MPAA Rescinds College Piracy Figures, Remains Unrepentant on Policy

Following a report from the Associate Press Tuesday, the Motion Picture Association of America Wednesday formally admitted that it made a blunder in its piracy statistics, which previously blamed college and university students for a whopping 44 percent of all movie industry losses attributable to piracy. It now says that figure is drastically lower than originally thought. But the association isn't backing down on its stance that the problem remains a "profound" one.

In a statement released by the MPAA, Seth Oster the group's executive vice president for corporate communications, said:
While in the process of recently updating that study with current data, we discovered there had been an isolated error in the LEK process two years ago that resulted in an inflated number for piracy by college students. The 2005 study had incorrectly concluded that 44 percent of the motion picture industry’s domestic losses were attributable to piracy by college students. The 2007 study will report that number to be approximately 15 percent--or nearly a quarter of a billion dollars in stolen content annually by college students in the [United States].

We take this error very seriously and have taken strong and immediate action to both investigate the root cause of this problem as well as to substantiate the accuracy of the latest report. Additionally, the MPAA will retain a third party to validate LEK’s updated numbers. We are confident that when the report is complete it will provide an accurate and reliable assessment of worldwide piracy.
The MPAA's previously released figures had played a role in legislation that would force or financially pressure (depending on the particular piece of legislation) colleges and universities to deploy technologies to combat piracy on campus. The current 15 percent figure, however, does not necessarily represent students downloading media illegally through campus networks. The downloads could take place anywhere. There is currently one piece of legislation pending in the United States House of Representatives in the form of the "College Opportunity and Affordability Act," which requires higher education institutions to develop plans to combat illegal file sharing.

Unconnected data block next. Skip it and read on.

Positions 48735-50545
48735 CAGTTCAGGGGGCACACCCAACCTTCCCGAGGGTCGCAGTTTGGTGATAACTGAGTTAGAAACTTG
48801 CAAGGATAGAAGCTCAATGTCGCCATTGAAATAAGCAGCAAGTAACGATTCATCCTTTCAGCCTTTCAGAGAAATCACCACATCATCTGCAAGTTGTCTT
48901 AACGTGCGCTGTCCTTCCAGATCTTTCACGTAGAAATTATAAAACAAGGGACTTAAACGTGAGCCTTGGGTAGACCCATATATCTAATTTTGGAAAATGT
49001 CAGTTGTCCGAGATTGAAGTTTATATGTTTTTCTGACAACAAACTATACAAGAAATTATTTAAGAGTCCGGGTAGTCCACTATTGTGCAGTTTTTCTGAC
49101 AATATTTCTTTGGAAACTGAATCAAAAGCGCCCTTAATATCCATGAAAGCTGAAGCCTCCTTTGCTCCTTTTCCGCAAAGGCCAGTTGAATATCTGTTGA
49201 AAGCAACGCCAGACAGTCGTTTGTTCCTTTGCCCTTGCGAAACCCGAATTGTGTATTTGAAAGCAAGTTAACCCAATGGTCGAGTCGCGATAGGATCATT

Meanwhile, the MPAA, for its part, remains adamant on its aggressive stance against piracy. The MPAA's Oster said, "We will continue to aggressively fight piracy on all fronts including working to forge alliances with other copyright organizations, deploying technologies that help combat piracy and working closely with governments around the world...."

A copy of the MPAA's retraction can be found at the link below. It's dated Jan. 22 (the date of the initial AP report) but was not posted on the MPAA's site until Jan. 23.

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About the Author

David Nagel is editorial director, education for 1105 Media's Public Sector Media Group and editor-in-chief of THE Journal. A 22-year publishing veteran, Nagel has led or contributed to dozens of technology, art and business publications.

He can be reached at dnagel@1105media.com. You can also connect with him on LinkedIn at or follow him on Twitter at @THEJournalDave (K-12) or @CampusTechDave (higher education).


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